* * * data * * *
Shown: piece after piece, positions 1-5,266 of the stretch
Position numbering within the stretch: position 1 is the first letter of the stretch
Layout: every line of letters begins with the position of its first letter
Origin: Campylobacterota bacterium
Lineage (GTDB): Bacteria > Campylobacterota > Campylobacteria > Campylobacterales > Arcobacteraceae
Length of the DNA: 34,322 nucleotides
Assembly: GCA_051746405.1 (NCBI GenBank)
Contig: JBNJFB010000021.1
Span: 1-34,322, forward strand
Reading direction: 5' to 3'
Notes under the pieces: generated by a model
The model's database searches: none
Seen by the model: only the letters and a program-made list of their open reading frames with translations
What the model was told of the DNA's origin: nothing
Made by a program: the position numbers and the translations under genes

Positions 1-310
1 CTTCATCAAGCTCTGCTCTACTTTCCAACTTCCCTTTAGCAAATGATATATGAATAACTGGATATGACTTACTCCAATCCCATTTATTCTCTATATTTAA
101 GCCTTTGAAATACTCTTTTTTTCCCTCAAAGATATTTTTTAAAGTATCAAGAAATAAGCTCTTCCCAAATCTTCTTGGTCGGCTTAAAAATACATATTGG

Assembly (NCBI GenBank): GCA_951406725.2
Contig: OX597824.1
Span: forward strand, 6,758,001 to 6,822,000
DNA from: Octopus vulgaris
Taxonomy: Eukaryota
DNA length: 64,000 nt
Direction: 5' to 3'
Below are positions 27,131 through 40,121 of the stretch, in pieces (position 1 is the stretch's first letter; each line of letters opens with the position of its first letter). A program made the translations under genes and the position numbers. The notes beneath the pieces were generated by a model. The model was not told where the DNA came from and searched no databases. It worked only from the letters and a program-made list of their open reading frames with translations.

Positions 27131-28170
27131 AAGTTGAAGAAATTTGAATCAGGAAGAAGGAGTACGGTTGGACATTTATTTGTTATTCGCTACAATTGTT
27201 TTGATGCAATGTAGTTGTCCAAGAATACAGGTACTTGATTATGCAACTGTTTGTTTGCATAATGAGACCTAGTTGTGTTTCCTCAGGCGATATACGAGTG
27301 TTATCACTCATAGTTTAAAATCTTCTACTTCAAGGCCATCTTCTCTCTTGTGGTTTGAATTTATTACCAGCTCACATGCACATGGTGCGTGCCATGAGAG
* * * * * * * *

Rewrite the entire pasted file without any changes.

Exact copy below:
Shown: piece after piece, positions 1-5,266 of the stretch
Position numbering within the stretch: position 1 is the first letter of the stretch
Layout: every line of letters begins with the position of its first letter
Origin: Campylobacterota bacterium
Lineage (GTDB): Bacteria > Campylobacterota > Campylobacteria > Campylobacterales > Arcobacteraceae
Length of the DNA: 34,322 nucleotides
Assembly: GCA_051746405.1 (NCBI GenBank)
Contig: JBNJFB010000021.1
Span: 1-34,322, forward strand
Reading direction: 5' to 3'
Notes under the pieces: generated by a model
The model's database searches: none
Seen by the model: only the letters and a program-made list of their open reading frames with translations
What the model was told of the DNA's origin: nothing
Made by a program: the position numbers and the translations under genes

Positions 1-310
1 CTTCATCAAGCTCTGCTCTACTTTCCAACTTCCCTTTAGCAAATGATATATGAATAACTGGATATGACTTACTCCAATCCCATTTATTCTCTATATTTAA
101 GCCTTTGAAATACTCTTTTTTTCCCTCAAAGATATTTTTTAAAGTATCAAGAAATAAGCTCTTCCCAAATCTTCTTGGTCGGCTTAAAAATACATATTGG

Assembly (NCBI GenBank): GCA_951406725.2
Contig: OX597824.1
Span: forward strand, 6,758,001 to 6,822,000
DNA from: Octopus vulgaris
Taxonomy: Eukaryota
DNA length: 64,000 nt
Direction: 5' to 3'
Below are positions 27,131 through 40,121 of the stretch, in pieces (position 1 is the stretch's first letter; each line of letters opens with the position of its first letter). A program made the translations under genes and the position numbers. The notes beneath the pieces were generated by a model. The model was not told where the DNA came from and searched no databases. It worked only from the letters and a program-made list of their open reading frames with translations.

Positions 27131-28170
27131 AAGTTGAAGAAATTTGAATCAGGAAGAAGGAGTACGGTTGGACATTTATTTGTTATTCGCTACAATTGTT
27201 TTGATGCAATGTAGTTGTCCAAGAATACAGGTACTTGATTATGCAACTGTTTGTTTGCATAATGAGACCTAGTTGTGTTTCCTCAGGCGATATACGAGTG
27301 TTATCACTCATAGTTTAAAATCTTCTACTTCAAGGCCATCTTCTCTCTTGTGGTTTGAATTTATTACCAGCTCACATGCACATGGTGCGTGCCATGAGAG